The cathedral dedicated to the patron saint of Wales is the largest in the country—all out of proportion to the tiny town of St. Davids (population less than 2,000) in which it sits. Unlike many other cathedrals that
dominate their surroundings, St. Davids is hidden away in a valley, a reminder of the days when it needed to be secluded from Viking raiders and marauding pirates. It’s a short walk beyond the shops and houses of the town center, along a narrow street and through an ancient gatehouse, to reach the viewpoint overlooking the cathedral; a long flight of steps leads you down to its door.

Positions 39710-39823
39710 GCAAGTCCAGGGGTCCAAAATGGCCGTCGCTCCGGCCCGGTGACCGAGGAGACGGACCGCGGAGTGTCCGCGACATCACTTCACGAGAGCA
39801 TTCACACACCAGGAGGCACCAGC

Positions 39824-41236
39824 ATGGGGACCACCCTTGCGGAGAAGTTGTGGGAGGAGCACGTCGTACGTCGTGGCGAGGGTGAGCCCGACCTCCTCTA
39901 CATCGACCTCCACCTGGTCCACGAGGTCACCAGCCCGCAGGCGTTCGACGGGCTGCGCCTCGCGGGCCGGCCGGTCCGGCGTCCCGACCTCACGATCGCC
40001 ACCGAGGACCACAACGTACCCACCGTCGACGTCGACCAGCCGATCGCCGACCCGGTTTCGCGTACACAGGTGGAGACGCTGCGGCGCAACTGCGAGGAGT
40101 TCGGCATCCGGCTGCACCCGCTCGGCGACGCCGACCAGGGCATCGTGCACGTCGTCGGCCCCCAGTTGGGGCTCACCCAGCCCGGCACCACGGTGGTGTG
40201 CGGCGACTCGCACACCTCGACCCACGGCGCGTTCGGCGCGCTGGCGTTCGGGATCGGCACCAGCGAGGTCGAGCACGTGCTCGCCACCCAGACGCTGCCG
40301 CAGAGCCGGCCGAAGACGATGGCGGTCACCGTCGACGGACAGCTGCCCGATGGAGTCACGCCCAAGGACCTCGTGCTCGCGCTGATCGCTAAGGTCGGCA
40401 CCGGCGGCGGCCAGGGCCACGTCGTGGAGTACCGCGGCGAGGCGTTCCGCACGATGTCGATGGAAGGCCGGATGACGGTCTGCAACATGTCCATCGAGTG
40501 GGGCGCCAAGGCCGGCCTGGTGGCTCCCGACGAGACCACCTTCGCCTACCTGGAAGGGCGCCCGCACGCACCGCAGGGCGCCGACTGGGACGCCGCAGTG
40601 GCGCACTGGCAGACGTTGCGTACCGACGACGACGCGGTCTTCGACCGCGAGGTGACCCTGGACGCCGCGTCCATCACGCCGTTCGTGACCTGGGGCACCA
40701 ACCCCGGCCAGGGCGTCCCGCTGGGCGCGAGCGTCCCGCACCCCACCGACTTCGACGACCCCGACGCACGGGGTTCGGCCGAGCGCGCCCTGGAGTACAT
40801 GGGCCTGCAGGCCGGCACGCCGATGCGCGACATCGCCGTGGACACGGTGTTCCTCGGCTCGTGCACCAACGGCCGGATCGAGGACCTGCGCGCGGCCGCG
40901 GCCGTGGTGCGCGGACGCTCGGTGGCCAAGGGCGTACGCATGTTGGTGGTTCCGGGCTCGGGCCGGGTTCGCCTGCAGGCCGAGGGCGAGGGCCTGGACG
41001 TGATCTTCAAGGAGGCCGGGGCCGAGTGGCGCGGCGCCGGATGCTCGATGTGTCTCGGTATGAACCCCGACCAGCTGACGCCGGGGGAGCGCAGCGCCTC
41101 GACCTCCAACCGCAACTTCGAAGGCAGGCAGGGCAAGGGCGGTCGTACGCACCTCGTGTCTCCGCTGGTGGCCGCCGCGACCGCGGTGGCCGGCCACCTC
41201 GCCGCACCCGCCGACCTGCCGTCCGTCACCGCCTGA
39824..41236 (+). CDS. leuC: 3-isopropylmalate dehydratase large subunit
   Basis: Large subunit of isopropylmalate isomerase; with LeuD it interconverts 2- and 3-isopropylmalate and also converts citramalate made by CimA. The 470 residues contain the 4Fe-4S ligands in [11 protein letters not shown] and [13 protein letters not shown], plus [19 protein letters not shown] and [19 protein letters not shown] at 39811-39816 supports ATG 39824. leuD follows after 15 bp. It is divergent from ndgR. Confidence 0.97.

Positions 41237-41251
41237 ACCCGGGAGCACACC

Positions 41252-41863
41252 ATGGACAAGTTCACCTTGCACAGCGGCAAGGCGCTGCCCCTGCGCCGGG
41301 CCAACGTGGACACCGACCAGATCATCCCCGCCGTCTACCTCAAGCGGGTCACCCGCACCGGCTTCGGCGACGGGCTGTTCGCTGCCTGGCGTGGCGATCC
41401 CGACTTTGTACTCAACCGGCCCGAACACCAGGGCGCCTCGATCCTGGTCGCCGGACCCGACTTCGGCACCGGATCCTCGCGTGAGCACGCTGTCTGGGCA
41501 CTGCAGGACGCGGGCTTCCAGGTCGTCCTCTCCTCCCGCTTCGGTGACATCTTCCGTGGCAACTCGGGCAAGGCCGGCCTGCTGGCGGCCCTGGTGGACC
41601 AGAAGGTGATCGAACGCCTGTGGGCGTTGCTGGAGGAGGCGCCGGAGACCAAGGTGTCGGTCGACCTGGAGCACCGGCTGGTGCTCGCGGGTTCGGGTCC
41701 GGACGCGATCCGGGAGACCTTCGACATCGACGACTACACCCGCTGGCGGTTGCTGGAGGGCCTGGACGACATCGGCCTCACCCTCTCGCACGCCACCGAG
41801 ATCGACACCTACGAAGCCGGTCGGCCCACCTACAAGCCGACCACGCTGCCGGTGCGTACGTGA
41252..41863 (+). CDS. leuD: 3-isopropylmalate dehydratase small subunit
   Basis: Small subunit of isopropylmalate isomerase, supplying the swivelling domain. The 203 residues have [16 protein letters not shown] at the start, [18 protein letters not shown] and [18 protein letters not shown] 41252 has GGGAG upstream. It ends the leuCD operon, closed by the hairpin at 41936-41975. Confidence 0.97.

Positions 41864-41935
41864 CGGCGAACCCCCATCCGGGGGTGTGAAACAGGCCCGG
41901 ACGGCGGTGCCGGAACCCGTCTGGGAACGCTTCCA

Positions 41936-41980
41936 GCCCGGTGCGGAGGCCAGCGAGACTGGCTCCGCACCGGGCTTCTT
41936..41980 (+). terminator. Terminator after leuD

St. David was born in this coastal corner of southwestern Wales around a.d. 500 and returned later in life to found a monastic community that grew to great importance. The cathedral, begun in the 12th century, was built in the same spot, flanked by the once magnificent Bishop’s Palace, now a glorious ruin. St. David is buried here, making it Wales’s most sacred site, with visitors still flocking as they did in the Middle Ages when the cathedral was one of Britain’s most important places of pilgrimage.